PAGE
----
He’d been down this road. Everything they had risked their lives for would bleed away until all that was left was darkness and chaos.
He would have to make them see.
It was their only hope.
The fire popped. Polly damn-near shot out of her shoes.
Nathanius leaned forward.
“It’s alright. There’s no one here.”
She groaned and sat up.
Nathanius poked at the fire. Asterious was still fast asleep. He had no idea how the man did it. It was freezing outside.
They’d set up open. There were shelters in the camp but they didn’t want to give the circle a chance to kill them without seeing them first. It had taken them an hour and a half to clear a space in the snow and start a fire. The citizens of Hane had taken almost everything with them when they pulled out, and it seemed the druids had burned or collected everything they left behind. All that remained were a few earthen huts. They’d set up next to the largest to cut the wind. The firewood they’d gathered was from the edge of the forest, only a few dozen yards away. Nathanius pushed himself tight against the wall and pulled up his blanket. If the druids didn’t show up soon, it wouldn’t matter. They would have no choice but to move into the huts.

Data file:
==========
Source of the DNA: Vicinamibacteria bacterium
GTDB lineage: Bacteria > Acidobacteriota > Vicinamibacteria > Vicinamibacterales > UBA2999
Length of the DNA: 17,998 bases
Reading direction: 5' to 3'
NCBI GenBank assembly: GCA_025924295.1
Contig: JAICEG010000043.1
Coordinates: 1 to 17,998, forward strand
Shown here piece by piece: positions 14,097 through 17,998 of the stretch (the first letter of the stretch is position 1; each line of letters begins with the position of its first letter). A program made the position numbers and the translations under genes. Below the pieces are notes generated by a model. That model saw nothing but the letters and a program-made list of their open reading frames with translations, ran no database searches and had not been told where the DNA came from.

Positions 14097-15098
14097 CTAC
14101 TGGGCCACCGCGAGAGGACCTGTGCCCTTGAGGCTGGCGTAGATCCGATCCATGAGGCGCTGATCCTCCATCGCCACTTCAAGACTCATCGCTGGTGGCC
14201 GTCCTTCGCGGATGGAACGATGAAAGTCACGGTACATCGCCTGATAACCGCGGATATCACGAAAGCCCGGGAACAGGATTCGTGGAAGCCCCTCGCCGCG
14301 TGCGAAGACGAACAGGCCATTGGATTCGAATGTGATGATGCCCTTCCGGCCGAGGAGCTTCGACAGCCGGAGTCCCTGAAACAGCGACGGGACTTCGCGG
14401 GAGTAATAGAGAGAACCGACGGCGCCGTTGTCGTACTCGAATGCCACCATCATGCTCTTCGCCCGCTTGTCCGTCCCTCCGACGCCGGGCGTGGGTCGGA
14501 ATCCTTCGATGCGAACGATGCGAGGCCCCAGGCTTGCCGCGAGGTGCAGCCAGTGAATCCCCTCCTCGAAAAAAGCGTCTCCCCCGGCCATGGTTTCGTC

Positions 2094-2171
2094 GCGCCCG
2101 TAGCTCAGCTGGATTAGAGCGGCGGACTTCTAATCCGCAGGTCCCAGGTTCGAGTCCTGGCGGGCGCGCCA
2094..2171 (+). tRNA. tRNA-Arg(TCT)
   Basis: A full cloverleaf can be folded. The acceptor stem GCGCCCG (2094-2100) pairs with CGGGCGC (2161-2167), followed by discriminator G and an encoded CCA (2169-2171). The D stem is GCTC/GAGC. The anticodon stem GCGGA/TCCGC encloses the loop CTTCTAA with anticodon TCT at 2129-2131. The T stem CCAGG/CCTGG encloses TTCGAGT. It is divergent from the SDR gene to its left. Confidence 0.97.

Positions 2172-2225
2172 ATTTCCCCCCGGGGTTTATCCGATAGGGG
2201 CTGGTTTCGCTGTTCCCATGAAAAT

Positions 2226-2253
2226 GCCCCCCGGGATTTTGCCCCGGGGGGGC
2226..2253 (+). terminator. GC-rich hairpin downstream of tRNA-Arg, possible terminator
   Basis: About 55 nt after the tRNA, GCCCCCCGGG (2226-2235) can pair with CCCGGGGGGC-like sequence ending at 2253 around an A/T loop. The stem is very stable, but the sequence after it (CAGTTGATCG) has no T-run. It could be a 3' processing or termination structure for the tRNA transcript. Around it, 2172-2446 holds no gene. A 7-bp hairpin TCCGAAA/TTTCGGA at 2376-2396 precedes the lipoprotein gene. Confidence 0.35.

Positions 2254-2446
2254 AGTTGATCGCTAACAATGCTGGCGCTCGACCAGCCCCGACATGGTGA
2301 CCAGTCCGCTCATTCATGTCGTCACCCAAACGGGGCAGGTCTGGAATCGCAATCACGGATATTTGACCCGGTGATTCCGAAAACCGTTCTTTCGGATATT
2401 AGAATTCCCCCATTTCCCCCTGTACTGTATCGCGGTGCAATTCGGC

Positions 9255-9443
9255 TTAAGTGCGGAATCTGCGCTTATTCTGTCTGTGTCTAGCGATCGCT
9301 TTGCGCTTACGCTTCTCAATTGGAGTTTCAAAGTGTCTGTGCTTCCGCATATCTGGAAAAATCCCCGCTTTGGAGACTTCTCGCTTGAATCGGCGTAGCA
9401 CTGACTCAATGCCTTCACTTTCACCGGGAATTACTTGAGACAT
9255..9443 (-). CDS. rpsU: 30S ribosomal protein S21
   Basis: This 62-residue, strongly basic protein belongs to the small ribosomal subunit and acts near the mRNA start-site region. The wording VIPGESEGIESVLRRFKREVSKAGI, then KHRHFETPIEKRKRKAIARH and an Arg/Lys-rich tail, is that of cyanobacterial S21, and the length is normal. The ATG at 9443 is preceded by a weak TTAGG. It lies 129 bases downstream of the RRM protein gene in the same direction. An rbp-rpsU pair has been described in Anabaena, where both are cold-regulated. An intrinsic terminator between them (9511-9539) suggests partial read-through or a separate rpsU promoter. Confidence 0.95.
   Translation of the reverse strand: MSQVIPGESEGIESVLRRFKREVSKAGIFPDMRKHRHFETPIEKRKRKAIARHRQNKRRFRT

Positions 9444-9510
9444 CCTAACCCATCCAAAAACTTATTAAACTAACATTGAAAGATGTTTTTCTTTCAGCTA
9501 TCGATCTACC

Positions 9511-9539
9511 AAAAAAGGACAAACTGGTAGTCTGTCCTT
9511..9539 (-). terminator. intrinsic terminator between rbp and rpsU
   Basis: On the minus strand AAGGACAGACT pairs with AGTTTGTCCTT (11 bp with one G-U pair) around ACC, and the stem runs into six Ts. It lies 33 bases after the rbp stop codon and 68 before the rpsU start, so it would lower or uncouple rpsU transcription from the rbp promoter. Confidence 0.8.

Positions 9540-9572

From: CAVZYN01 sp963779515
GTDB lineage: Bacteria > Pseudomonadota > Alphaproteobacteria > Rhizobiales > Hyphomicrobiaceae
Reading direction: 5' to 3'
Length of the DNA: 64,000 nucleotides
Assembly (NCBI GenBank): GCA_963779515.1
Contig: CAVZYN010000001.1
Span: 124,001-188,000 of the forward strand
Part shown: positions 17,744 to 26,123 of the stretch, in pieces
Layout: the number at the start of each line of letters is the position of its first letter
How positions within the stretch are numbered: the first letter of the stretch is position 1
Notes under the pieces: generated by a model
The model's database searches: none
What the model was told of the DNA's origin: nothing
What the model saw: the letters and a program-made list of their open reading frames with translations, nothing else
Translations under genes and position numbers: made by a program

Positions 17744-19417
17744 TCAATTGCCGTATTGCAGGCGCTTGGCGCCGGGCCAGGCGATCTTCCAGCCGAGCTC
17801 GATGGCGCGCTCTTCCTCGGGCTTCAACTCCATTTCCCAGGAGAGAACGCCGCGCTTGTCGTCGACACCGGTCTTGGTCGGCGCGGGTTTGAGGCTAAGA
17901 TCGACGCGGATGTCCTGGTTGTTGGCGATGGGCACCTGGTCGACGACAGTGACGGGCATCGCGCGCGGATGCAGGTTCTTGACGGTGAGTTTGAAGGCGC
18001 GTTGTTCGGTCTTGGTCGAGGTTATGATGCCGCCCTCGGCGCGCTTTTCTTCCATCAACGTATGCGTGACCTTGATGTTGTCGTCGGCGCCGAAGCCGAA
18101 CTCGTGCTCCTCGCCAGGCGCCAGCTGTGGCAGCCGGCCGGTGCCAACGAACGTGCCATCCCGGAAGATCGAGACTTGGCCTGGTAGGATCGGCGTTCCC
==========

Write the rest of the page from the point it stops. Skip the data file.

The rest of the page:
Polly grabbed her blanket, walked over, and sat down next to him. She shuffled under his blanket and threw her own over the top.
She gave him a hard look.
“Don’t get any ideas. It’s freezing out here.”
She grabbed his arm and pulled it around her shoulder.
The fire crackled.
“You know. I swore I would never let myself get into a position like this again.”
Nathanius raised an eyebrow.
“Huddled under a blanket with a stranger?”
She gave him a flat look.
“No. I mean being stuck outside during the night. I was all set up to settle in with the Jaspers and then you had to come along.”
“Hey, I didn’t start the invasion, and it was Valis who roped you in.”
“Still, I never seem to be able to catch a break.”
“Story of my life.”
She hunkered down.
“Well, as long as we’re stuck here. What are you in for?”